Performance Improvement 1996. Food and Drug Administration


MISSION: To protect and promote public health through food, drug, medical device, and cosmetic regulation.

FDA Evaluation Program

Systematic changes in the government management environment are strongly influencing the setting, conduct, and use of evaluation activities in FDA. Three forces--all related to the goals of the Government Performance and Results Act--are reshaping the evaluation function within FDA.

Performance Management

The reorientation of all government managers toward performance management has shifted the responsibility for program evaluation from specialized staff offices and contractor studies to the day- to-day line managers. Picking appropriate program goals, establishing a valid measure for those goals, and collecting management information to record the measured progress toward the goals are now integral parts of the new government manager's responsibility. Relearning the role of management regarding these shifted responsibilities is a key priority.

Customer Participation

Most of FDA's management performance measures are the same as those for regulated industries. Thus, although the beneficiary of FDA's performance is ultimately the general public, FDA operates in a manner that supplies industry with an essential component of commercial success. FDA's approval of a new drug, for example, not only satisfies a legal requirement but also assures the public of the safety and efficacy of the drug. Collaboration between FDA and its regulated customers regarding the design and coordination of the joint responsibilities to ensure effective high-quality products was a revolutionary concept, but it is becoming the new norm under the customer-conscious GPRA directives.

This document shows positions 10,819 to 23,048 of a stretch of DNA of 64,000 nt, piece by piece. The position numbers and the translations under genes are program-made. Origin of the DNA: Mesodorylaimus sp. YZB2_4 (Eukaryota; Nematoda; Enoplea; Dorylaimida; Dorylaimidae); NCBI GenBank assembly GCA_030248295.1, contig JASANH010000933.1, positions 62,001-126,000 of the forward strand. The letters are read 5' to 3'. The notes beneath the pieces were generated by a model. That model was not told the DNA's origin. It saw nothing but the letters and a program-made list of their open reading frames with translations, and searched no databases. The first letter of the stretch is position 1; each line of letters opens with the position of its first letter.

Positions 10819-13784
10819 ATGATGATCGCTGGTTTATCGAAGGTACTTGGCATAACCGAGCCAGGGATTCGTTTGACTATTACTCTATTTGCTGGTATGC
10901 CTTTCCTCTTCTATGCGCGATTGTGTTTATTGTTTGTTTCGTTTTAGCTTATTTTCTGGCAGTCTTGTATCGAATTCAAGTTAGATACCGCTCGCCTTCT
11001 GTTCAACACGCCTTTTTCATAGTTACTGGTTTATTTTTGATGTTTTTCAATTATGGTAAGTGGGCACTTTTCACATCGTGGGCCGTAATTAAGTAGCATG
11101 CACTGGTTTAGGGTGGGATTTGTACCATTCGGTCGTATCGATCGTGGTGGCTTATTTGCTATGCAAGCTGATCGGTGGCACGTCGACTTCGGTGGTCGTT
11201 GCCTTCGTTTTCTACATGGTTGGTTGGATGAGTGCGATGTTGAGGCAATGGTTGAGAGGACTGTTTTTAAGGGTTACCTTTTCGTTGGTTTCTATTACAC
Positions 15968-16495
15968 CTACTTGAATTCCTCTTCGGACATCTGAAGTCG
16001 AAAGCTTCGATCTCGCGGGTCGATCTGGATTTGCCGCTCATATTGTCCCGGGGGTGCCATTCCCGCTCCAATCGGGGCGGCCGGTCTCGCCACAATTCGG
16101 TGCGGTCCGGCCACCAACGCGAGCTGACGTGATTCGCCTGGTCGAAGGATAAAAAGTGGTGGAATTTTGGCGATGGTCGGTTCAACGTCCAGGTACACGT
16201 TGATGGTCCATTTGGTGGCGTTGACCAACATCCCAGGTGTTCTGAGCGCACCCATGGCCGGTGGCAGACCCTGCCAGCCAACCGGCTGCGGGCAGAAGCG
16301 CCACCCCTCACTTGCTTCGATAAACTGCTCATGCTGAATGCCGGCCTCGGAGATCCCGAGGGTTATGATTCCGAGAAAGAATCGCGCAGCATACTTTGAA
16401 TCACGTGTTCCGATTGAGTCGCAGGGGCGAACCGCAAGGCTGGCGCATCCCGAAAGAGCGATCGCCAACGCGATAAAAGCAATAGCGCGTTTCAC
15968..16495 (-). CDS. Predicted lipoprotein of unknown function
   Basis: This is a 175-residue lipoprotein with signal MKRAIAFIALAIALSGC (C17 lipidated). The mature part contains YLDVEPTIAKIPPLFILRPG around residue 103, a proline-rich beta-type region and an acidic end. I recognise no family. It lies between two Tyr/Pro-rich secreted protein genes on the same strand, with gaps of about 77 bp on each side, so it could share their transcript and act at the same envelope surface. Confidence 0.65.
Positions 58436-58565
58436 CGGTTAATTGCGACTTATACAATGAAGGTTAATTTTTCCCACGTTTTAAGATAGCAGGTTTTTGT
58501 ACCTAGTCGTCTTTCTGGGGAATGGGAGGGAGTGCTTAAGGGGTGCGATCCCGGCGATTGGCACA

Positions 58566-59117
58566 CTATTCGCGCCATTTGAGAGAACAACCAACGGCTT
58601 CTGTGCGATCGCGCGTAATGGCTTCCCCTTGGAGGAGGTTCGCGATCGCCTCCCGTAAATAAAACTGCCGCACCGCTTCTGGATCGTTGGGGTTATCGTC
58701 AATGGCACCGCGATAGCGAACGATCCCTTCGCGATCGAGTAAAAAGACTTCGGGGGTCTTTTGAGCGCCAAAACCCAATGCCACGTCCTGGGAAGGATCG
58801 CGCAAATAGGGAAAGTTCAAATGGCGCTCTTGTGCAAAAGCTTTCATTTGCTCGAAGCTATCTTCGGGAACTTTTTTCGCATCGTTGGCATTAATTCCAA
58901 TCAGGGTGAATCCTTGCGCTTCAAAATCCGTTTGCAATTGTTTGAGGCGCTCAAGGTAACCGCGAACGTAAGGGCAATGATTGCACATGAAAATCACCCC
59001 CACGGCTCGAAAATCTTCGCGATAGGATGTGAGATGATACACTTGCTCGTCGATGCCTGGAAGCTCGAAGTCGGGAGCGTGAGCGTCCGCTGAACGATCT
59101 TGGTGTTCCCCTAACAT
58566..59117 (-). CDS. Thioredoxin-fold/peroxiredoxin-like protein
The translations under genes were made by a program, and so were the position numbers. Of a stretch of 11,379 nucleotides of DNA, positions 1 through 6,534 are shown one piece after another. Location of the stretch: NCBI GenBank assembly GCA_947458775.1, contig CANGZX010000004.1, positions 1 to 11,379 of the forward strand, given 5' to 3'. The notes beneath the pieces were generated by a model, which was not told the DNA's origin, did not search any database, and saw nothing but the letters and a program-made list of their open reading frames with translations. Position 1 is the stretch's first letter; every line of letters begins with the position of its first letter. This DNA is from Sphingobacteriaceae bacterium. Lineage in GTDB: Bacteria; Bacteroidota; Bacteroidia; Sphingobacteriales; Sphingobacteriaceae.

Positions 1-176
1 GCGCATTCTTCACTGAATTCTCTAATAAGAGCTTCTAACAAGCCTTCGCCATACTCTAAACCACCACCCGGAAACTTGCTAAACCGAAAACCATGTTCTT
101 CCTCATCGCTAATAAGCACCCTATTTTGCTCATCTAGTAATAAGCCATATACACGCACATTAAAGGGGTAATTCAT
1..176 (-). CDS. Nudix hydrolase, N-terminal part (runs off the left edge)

Increasing Rigor of the Rulemaking Process

FDA establishes standards of safety and efficacy through rules published in the Federal Register. Many safety and efficacy standards are also performance standards that industry is obliged to meet. Examples are the Good Manufacturing Practices regulations. Today, virtually every FDA final rule of significant magnitude includes elements found in classic program evaluations- -a critique of the existing system, alternatives for better performance, performance and cost tradeoffs, reactions and suggestions of customers, and conclusions with an action timetable for implementation. The new directives of the Administration as well as the possible legislative action by Congress will bring the rulemaking process of the future even closer to the classic evaluation process.

In summary, FDA's evaluation efforts are driven by the mandates of GPRA and its corollaries; are carried out by line managers rather than specialized evaluation staffs; and are focused on performance management, customer participation, and rigorous rulemaking. Because it receives its funds from the U.S. Department of Agriculture's appropriations rather than Public Health appropriations, FDA does not conduct evaluations under the 1 percent evaluation set-aside authority.

Summary of Fiscal 1995 FDA Evaluations

The past year was the second year under the new evaluation paradigm. The following examples illustrate the manner in which managers have integrated evaluation into their line responsibilities and have conducted evaluation in cooperation with the affected customer.